St Martin 18.02N 63.05W
Peter and Avril Brookes
Thu 12 Apr 2012 12:49
Light winds and choppy seas made for a bouncy trip from St Barts to St Martin. We anchored in the capital, Philipsburg, to complete the formalities, and then went to explore the town. It was geared to entice trade from well heeled cruise ship customers, with every second shop being a jewellers. Philipsburg was also the first town we have seen since our arrival in the Caribbean that has allowed high rise development. Following a very rolly night in the anchorage we moved into Simpson Bay lagoon, where we knew we could be sure of some calm water!
Access to the lagoon was through a lifting bridge. Once inside, we were surrounded by some of the largest superyachts we have ever seen. This has given rise to countless marine services and the best chandlery we have seen for ages. As we approach the end of the sailing season, the superyachts have apparently bought up all available spares, (according to the chandlers) meaning that our search for something as simple as a fuel filter has been rather frustrating.
Approaching the blue opening bridge high rises and superyachts!
The calm water in the lagoon has meant that we could finally complete sanding teak that was only accessible from the dinghy. With several coats of varnish applied, we are well on the way to completing the job. The wind has been too strong for us to patch the hole that appeared in the mainsail though.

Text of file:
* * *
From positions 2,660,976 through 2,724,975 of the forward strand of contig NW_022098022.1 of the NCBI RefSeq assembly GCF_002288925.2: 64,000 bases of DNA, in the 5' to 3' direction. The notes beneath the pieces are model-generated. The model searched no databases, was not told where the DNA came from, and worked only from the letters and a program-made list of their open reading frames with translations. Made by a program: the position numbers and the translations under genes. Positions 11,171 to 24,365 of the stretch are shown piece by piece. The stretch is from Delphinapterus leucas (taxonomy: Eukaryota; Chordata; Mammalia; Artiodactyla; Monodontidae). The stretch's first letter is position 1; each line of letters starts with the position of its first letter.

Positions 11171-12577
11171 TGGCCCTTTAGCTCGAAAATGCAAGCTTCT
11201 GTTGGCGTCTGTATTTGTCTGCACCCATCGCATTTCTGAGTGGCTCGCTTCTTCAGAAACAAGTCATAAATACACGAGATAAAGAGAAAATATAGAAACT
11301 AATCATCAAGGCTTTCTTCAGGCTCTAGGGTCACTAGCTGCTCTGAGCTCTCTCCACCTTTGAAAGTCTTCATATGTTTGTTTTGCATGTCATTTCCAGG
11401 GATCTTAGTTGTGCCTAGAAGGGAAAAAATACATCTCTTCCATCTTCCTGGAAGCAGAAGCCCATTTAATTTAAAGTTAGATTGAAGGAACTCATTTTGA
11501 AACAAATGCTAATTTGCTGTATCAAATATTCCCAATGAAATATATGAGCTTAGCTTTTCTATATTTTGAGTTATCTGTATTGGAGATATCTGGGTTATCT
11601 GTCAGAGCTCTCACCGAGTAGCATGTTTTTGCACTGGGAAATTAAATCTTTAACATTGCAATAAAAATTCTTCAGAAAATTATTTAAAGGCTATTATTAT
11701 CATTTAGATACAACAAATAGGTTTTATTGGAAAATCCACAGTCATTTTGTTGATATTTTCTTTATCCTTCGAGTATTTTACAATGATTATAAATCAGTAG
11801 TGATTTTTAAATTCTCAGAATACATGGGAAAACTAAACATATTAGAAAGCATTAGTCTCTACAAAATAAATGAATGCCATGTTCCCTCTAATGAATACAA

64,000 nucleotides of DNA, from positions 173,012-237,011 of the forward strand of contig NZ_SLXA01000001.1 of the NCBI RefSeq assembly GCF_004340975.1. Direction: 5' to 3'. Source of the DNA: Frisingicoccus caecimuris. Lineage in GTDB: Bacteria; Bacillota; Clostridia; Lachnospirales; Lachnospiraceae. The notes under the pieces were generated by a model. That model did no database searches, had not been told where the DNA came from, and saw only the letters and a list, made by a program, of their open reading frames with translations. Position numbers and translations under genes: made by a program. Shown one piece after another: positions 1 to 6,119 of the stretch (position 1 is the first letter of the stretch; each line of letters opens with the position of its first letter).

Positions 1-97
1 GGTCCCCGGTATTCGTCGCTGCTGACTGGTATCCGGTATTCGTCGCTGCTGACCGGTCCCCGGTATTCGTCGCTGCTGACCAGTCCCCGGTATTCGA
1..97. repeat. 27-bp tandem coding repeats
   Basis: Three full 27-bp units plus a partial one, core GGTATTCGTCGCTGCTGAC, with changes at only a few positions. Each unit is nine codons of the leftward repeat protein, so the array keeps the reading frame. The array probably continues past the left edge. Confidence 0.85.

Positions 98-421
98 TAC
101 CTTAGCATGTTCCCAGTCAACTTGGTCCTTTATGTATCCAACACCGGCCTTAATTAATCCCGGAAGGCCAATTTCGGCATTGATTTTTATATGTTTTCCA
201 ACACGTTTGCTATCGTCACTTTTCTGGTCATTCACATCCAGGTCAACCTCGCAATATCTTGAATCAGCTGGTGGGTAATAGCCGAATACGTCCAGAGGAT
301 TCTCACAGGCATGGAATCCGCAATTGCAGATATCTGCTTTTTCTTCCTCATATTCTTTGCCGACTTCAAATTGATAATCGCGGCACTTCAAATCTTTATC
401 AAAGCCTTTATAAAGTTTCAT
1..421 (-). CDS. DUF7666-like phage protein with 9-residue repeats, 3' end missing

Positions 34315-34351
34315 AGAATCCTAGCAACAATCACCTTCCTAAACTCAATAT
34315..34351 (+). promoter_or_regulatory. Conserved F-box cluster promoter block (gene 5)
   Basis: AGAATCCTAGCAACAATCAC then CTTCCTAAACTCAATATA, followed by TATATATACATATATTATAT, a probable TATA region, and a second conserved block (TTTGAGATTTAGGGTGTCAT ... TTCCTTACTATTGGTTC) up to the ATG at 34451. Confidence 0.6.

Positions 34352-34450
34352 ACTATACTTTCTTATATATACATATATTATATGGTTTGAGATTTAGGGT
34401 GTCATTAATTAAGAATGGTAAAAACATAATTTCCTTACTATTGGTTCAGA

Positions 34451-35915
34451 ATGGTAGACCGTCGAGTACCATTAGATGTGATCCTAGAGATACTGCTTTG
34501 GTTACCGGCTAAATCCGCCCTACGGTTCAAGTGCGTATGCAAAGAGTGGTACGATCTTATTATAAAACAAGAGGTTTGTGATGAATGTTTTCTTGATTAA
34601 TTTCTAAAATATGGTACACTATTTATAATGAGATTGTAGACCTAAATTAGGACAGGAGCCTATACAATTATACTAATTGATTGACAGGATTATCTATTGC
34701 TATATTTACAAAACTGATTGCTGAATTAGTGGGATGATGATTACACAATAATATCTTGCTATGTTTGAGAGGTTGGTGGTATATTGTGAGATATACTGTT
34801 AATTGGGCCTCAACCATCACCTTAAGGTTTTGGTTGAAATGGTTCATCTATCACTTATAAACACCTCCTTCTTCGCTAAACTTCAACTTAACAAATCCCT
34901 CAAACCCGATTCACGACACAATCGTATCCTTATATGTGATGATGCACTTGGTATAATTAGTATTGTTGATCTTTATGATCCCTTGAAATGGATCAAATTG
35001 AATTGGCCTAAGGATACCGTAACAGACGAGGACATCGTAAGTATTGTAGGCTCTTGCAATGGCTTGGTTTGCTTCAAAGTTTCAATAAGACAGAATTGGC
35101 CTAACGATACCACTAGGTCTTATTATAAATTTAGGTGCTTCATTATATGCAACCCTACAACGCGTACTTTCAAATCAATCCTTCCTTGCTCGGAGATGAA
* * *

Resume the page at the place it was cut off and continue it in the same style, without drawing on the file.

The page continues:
The calm water has also allowed us some uninterrupted sleep. On the downside, the noise from being anchored 500m from the end of the run way, and the constant pleasure boat traffic has shown us how peaceful some of our previous anchorages have been!
We celebrated Pete's birthday with a meal ashore, and a trip to the first cinema we have seen! The town has an American feel with more high rise and shopping malls.
Yesterday, we took the dinghy to the other side of the lagoon. St Martin is divided between the Netherlands and France. We are technically anchored on the Dutch side, although we can see the border from the boat. The journey took us past numerous wrecks and semi sunken vessels, one with just the mast and rigging sticking out of the water. It was hard to believe, when we tied up in the dinghy dock on the French side, that we had travelled such a short distance. The town was typically French Caribbean full of character and charm, and a real contrast to the bustle and noise to the south. The anchorage just outside the lagoon looked tranquil and attractive, and did make us wonder why we had spent the week anchored where we were!